There are very clever BI tools available these days. Some of them even learn about an organisation and its employees over time and present you with possible predictions. There is usually a complex web of information that goes into managing a healthy HR in an organisation. These include the hiring process, salaries, performance appraisals, KPIs, staff retentions, promotions, relocations, estimated cost of living, firing and much more.

A cleverly implemented business intelligence solution can analyse all of the above information on an ongoing basis, determine the level of employee satisfaction and potentially even predict the longevity of certain staff members within the organisation.

Analysing performance appraisals and staff KPIs can reveal the “skill to role” fit for individuals and determine the most productive individuals as opposed to the least productive. This helps take corrective measures at the right time saving valuable time and costs for the organisation.

It has been observed that an organisation performs best when all employees actually “own” their respective roles and work together like a well-oiled machine, depending on each other. A good example would be an orchestra. For an orchestra to produce an amazing piece of music, all the various musicians would need to know the whole musical piece and yet only play their respective roles, just in time. Ignorance of the whole piece by any one musician (though the individual part is well rehearsed) can potentially ruin the entire performance.

Likewise an organisation runs best when all employees are made aware of the big picture on an ongoing basis irrespective of their individual roles. Allowing employees access to a generic performance dashboard with respect to their organisational progress or even their own departmental progress in the face of revenue goals, strategic objectives and policies can be very motivating. The non-management staff feel very much part of the strategic discussions and gain a whole new respect for the business. They begin to realise their roles in the big picture and “own” their responsibility leading to a significant increase in productivity.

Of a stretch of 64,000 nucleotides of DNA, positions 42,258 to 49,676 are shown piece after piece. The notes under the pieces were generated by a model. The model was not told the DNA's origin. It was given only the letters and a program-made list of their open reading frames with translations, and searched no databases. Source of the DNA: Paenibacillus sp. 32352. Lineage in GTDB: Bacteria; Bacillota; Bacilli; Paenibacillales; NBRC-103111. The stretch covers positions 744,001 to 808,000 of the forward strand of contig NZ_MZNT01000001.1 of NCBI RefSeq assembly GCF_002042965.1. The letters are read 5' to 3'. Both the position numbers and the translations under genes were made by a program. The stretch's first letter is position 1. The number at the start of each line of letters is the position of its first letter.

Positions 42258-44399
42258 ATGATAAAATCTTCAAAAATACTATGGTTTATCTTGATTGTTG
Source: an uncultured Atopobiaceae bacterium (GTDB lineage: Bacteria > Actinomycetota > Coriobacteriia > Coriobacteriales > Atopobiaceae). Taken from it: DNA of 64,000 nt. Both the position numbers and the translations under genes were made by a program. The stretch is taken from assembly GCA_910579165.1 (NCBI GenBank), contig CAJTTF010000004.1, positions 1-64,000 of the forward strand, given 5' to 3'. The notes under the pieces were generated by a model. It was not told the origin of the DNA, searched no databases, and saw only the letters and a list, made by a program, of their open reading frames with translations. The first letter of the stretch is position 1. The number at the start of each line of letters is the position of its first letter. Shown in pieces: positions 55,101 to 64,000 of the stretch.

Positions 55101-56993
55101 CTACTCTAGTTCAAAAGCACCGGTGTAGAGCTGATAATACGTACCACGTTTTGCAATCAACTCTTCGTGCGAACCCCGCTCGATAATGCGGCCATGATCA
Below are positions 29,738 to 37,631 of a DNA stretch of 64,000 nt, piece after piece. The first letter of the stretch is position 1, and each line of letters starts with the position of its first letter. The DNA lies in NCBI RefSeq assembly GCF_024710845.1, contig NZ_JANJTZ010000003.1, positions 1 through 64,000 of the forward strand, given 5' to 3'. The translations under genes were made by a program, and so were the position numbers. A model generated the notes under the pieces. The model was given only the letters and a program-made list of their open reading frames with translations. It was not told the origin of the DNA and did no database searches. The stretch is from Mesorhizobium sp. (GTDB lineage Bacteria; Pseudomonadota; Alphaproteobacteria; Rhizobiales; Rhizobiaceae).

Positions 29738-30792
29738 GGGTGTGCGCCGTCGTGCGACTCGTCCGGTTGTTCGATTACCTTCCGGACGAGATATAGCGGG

Compensation Analysis

When dealing with compensation and pay rises, most managers rely on very basic information such as a certain “average percentage” across the board. In some cases, employee commitment levels and skill levels are taken into consideration. Rarely do managers rely on more advanced statistics that allow them to visualise the impact of their compensation decisions.

Using a business intelligence tool can help deliver greater insight of potential business impact to HR managers and CFOs. Additionally, evaluating performance vs rewards could potentially keep the organisation from losing some of its most valuable staff members to competition.

A smartly implemented BI solution will allow you to foresee a “what if” scenario. This means, it would allow the HR manager to propose salary changes and actually see the business impact from a financial point of view in comparison to forecasted future revenue. A salary revision combined with an analysis of performance reviews and/or KPIs can immensely help HR managers reward the right individuals and retain top talent.